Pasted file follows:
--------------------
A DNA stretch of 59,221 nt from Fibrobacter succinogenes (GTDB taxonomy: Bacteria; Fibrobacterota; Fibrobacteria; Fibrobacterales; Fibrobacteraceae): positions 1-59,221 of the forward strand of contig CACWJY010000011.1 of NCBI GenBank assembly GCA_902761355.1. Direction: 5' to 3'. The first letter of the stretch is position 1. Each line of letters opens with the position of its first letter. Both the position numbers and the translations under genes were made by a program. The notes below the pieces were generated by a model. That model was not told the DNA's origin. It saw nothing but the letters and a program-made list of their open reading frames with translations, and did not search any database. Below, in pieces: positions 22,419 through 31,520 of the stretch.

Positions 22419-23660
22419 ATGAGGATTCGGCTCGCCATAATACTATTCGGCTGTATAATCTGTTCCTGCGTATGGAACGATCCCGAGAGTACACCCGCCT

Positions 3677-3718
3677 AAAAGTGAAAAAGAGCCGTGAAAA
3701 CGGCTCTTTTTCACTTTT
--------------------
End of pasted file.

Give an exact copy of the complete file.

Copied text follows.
A DNA stretch of 59,221 nt from Fibrobacter succinogenes (GTDB taxonomy: Bacteria; Fibrobacterota; Fibrobacteria; Fibrobacterales; Fibrobacteraceae): positions 1-59,221 of the forward strand of contig CACWJY010000011.1 of NCBI GenBank assembly GCA_902761355.1. Direction: 5' to 3'. The first letter of the stretch is position 1. Each line of letters opens with the position of its first letter. Both the position numbers and the translations under genes were made by a program. The notes below the pieces were generated by a model. That model was not told the DNA's origin. It saw nothing but the letters and a program-made list of their open reading frames with translations, and did not search any database. Below, in pieces: positions 22,419 through 31,520 of the stretch.

Positions 22419-23660
22419 ATGAGGATTCGGCTCGCCATAATACTATTCGGCTGTATAATCTGTTCCTGCGTATGGAACGATCCCGAGAGTACACCCGCCT

Positions 3677-3718
3677 AAAAGTGAAAAAGAGCCGTGAAAA
3701 CGGCTCTTTTTCACTTTT